The Shark Girl was born seven decades after the Shark Lady and half a world away. The Shark Lady is a native New Yorker and a Ph.D. The Shark Girl is from Australia’s Gold Coast and dropped out of middle school. Each is a world-class diver. And both are devoted, heart and mind and in their hippy souls, to the ocean’s greatest predator.
“For me the dream was once to finish school and become a marine biologist,” said Madison Stewart, whose “Shark Girl” won top prize at the Blue Ocean Film Festival and Conservation Summit Friday in St. Petersburg. “But that never happened because I just started doing films.”
Eugenie Clark, the Shark Lady and founder of Mote Marine Aquarium in 1955, also was honored at Blue 2014 with a Legacy Award. Clark, the author of three books and more than 160 scientific articles, overcame stereotypes in the science community to be a world authority in ichthyology; trail-blazed scuba diving for research purposes; and – like Stewart is trying to do – is a public relations champion for sharks.
“I never got involved in the science side of things. But it’s just amazing, other people’s work [with sharks],” said Stewart, 20. “Women like Sylvia Earle and Eugenie Clark. It’s truly amazing and inspiring. ... I would have liked to have seen more films about the science [by Clark and Earle]. So we can bring that level of understanding of sharks to a public level that normal everyday people can see.”
The Shark Lady is mostly out of the spotlight these days, unless her microscope is on. The Shark Girl is engulfed by the glare, partly because of “Shark Girl.” She can school an Australian government official, educate a fisherman, reprimand a bureaucrat, throw a tantrum at mainstream media and flash a solar-powered smile for the cameras in a slideshow of determined ocean steward, streetwise delinquent and passionate millennial.
Stewart, who was on a shark conservation panel Saturday at Blue 2014, is as real as its gets. And for Stewart, it’s about the sharks, stupid, including the ones on land.
“The media in my country are terrible,” Stewart said. “Anything little that happens with sharks, as soon as I hear it on the news, it’s ‘Oh my, here we go again.’ … They truly demonize sharks.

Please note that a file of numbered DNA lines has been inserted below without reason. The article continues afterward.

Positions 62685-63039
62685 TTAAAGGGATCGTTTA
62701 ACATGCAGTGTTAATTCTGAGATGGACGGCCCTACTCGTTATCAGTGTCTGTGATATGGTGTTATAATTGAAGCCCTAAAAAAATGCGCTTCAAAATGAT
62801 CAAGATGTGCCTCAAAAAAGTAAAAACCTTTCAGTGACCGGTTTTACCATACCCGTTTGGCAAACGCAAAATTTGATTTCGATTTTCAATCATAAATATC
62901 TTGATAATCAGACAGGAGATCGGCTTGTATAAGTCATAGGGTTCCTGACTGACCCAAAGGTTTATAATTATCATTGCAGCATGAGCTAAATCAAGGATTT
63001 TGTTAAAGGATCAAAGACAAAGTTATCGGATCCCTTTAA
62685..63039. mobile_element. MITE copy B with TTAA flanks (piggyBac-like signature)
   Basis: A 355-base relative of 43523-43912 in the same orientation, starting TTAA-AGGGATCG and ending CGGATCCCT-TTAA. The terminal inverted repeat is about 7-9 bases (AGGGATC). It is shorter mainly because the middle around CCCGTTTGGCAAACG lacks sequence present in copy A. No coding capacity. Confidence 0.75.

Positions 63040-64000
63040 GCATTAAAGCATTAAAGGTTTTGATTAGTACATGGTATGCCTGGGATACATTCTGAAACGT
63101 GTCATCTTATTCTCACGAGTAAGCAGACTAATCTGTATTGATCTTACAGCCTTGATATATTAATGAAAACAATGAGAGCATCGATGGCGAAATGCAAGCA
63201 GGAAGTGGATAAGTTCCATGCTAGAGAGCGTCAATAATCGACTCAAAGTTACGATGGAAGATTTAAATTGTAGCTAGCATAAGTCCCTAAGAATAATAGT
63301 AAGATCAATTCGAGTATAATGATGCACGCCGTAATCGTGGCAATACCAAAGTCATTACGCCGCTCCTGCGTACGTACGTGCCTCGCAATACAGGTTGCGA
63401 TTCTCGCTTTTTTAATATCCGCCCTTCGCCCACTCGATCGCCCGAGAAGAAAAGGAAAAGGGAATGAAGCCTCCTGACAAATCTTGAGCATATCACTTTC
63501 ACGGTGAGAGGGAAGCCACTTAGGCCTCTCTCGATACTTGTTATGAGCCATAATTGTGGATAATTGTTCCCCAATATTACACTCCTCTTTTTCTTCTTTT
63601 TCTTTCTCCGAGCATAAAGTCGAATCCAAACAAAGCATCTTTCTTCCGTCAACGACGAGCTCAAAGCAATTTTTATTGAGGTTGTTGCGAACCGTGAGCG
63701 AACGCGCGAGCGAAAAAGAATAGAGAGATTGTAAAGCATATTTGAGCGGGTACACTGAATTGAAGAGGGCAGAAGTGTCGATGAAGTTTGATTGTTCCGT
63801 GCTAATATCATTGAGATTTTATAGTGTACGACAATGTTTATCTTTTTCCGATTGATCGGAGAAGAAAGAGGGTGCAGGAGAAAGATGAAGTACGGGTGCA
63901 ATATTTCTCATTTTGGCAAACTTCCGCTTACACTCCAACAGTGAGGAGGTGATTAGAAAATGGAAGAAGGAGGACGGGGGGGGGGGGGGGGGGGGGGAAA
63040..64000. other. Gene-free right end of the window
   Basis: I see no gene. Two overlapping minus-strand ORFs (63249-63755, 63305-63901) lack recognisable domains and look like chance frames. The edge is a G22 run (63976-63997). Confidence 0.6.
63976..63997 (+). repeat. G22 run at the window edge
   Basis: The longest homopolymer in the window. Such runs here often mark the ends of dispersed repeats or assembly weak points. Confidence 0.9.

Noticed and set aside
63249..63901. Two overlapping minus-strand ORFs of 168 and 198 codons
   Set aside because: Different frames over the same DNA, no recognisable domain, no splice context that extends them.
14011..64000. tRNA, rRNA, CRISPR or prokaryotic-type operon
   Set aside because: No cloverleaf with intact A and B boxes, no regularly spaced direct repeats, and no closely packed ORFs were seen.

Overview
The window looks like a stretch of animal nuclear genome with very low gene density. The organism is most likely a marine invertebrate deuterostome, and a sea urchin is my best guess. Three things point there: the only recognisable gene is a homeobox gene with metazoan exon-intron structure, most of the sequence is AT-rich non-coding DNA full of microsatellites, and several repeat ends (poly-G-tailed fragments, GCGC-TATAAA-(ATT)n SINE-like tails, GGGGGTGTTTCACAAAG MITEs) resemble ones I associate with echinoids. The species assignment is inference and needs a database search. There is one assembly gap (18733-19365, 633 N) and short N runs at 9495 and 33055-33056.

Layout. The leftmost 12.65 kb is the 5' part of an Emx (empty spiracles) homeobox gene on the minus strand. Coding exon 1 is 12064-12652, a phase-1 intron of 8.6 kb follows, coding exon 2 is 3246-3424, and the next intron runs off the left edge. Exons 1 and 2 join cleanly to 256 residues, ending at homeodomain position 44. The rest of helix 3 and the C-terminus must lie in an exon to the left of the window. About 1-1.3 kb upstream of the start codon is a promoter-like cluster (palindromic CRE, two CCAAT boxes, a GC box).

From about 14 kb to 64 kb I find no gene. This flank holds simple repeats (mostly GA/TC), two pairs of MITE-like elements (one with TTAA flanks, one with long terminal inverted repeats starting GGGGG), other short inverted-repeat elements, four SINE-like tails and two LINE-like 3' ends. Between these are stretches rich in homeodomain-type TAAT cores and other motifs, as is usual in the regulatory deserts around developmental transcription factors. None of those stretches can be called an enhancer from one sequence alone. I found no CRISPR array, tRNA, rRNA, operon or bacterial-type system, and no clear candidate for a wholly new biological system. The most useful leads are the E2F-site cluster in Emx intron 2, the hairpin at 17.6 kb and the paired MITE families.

“The truth is we spend our lives with sharks in Australia every day. They’re everywhere in Australia. It’s very easy to make people scared of sharks. We have to be careful how we word things with sharks. Half the battle with sharks is just with media. If it was dolphins or whales it would be a different story. Bad things happen to dolphins and whales, without a doubt, but not to the levels they do with sharks.”
Stewart learned to dive at age 12 and said she was given a choice by her parents at 14: an expensive private school or a home-school education.
“So I left school and bought me an underwater camera,” Stewart said with Aussie fashion. “I went back to the reefs I knew as a kid and the sharks were gone. At that time I realized I wasn’t going to be making cool little family videos about sharks. I was going to be making conservation videos to try to make people in Australia see sharks as something else than what the news shows them.”
“Shark Girl” was directed, written and produced by Gisela Kaufmann (Kaufmann Productions) for the Smithsonian Channel. The 58-minute film follows Stewart’s campaign to raise awareness about the plight of the ocean’s No. 1 predator. In addition to Best of Festival, “Shark Girl” won best documentary in the broadcast category.
“I think it’s humbling to be in the water with the only animal that the human race has not yet established control over,” Stewart said. “You’re in the water and you’re not the boss. They’re the boss.”
Stewart is diminutive in physical stature, like the Shark Lady, and said she is just getting started with her life's mission, probably also like Eugenie Clark's mindset 70 years ago.
“I didn’t use to believe this but one person can make a difference,” Stewart said. “Sometimes it’s actually up to only one person to make a difference.”
Veni, vidi, selfie
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